Will Dems Buy Up Secretary of States and Rig Elections Again?
Buying up Secretary of State elections was a big part of the secret sauce for the Dem 2020 strategy. Control election rules and you're in a prime position to rig elections. And, inspired by Soros, the Dems did it pretty cheaply.
“We should be prepared for this to be closer to an election week, as opposed to an Election Day, Michigan Secretary of State Jocelyn Benson warned.
Benson, a veteran of the Southern Poverty Law Center and assorted structural initiatives to benefit Democrat voter strategies nationwide, was backed by a river of cash, with her own fundraising topping $1 million, and iVote throwing in nearly another million.
Republicans were outspent 2 to 1 and Michigan got an ‘Election Week’.
Benson took control in Michigan, while in Arizona, a state where the Republican candidate was expected to win, Katie Hobbs, another radical leftist, won in a close election in 2018.
In Colorado, another Republican favored to win in a state where the secretary of state was usually a GOPer, was cut off at the knees by another leftist backed by a ton of outside cash.
While Republicans wasted money, iVote spent $6 million to rig the battleground in key states.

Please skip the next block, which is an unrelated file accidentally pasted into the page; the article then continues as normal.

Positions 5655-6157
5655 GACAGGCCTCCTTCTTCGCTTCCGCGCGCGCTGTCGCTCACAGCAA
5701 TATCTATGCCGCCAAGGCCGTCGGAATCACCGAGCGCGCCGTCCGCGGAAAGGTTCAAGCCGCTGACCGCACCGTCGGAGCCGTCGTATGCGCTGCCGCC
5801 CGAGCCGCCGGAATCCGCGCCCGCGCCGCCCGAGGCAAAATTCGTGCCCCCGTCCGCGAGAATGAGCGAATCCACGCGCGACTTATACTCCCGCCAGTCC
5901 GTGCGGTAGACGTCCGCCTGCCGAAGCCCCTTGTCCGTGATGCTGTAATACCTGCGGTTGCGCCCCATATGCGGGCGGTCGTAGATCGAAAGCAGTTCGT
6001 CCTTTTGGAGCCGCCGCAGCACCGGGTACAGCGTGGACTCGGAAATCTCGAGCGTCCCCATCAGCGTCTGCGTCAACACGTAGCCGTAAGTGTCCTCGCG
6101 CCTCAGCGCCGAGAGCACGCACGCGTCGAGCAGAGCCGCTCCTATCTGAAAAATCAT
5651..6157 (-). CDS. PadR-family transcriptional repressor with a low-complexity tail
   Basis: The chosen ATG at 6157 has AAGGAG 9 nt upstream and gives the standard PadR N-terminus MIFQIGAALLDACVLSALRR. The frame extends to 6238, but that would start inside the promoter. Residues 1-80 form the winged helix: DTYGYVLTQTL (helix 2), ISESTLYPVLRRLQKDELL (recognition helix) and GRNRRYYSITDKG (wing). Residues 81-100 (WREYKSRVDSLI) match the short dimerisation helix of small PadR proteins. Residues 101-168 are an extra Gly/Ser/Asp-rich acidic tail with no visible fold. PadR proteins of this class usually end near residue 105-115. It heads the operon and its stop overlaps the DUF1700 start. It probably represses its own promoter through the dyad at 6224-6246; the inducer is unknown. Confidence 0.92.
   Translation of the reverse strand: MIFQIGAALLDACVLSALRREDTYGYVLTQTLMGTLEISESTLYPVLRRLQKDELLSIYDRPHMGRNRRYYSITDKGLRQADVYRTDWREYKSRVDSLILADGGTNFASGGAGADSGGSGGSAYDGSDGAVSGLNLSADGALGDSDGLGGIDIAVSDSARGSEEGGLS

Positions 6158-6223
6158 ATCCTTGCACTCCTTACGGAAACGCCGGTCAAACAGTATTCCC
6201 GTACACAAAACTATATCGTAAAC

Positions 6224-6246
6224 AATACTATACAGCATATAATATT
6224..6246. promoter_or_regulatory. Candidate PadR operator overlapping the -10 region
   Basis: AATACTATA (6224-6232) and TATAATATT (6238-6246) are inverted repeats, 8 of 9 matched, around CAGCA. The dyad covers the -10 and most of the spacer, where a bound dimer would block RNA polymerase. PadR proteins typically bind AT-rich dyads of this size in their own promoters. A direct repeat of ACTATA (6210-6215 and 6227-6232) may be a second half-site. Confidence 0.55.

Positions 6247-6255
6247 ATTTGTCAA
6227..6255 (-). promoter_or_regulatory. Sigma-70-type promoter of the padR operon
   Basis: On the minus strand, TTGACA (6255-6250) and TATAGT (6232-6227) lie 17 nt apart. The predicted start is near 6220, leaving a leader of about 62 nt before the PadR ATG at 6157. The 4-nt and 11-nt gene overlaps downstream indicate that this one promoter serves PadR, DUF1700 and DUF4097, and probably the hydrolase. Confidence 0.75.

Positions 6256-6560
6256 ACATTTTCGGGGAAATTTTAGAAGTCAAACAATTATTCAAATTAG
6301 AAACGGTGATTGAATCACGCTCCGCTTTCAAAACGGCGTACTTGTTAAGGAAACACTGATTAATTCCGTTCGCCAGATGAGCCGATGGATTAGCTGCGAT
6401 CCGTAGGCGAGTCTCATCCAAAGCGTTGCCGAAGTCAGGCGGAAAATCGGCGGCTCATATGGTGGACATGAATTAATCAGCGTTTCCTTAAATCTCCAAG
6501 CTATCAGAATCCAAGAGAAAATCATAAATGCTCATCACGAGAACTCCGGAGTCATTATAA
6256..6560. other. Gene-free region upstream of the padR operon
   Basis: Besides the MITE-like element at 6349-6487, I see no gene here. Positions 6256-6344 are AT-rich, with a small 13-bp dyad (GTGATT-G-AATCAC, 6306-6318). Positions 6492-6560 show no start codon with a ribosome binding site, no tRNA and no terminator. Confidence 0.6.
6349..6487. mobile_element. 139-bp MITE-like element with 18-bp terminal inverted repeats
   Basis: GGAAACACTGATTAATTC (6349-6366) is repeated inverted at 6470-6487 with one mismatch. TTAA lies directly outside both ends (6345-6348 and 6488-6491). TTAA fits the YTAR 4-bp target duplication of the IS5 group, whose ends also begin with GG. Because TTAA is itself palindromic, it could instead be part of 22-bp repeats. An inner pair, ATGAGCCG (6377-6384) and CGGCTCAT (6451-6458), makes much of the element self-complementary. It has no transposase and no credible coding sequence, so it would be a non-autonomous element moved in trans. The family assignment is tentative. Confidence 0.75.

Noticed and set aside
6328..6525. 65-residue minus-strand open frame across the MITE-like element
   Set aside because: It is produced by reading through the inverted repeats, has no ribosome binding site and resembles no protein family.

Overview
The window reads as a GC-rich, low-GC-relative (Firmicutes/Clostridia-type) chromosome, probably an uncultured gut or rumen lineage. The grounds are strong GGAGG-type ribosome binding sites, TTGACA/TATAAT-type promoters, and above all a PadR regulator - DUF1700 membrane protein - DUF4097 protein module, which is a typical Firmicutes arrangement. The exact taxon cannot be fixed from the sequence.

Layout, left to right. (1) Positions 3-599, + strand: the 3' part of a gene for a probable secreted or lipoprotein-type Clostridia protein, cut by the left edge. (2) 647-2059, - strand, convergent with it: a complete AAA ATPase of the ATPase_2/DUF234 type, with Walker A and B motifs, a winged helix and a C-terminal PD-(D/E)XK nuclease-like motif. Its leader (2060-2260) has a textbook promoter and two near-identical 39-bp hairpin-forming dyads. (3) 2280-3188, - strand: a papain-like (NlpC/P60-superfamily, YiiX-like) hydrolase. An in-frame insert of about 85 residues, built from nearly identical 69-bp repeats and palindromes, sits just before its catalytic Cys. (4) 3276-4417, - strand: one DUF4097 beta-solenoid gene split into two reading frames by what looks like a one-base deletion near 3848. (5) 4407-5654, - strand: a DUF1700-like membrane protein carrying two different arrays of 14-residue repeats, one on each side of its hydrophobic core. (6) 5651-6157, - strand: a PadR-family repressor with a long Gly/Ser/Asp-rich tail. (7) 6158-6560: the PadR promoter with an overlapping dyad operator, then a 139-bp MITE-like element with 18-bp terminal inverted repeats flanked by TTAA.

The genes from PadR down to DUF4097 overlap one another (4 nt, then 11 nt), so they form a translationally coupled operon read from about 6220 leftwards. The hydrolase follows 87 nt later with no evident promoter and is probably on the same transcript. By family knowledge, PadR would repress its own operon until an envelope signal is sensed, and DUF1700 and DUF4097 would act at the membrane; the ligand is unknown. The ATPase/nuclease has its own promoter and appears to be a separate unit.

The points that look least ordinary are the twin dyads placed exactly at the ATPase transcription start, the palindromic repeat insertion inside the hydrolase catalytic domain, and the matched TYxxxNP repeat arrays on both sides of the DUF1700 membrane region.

Last I heard they were planning to spend $7 million this time around.
A left-leaning group plans to spend $7 million to help elect Democratic secretaries of state and attorneys general in key battlegrounds -- a big investment in down-ballot races that loom large in voting rights battles around the country.
A lot of money is going into key races. Especially in Michigan.
The Democratic Association of Secretaries of State raised $202,000 in the first six months of 2019, the report said — the first time the national group ever had cleared six figures in the first half of an odd-numbered year.
Then the group cleared $1 million in the first half of 2021.
In Michigan, Secretary of State Jocelyn Benson, a Democrat, had nearly quintupled her 2018 cycle draw as of last October, coming in at $1.2 million.
It's a lot easier and cheaper to steal an election than it is to unsteal it.The question is whether Republicans are going to be on the ball this time around.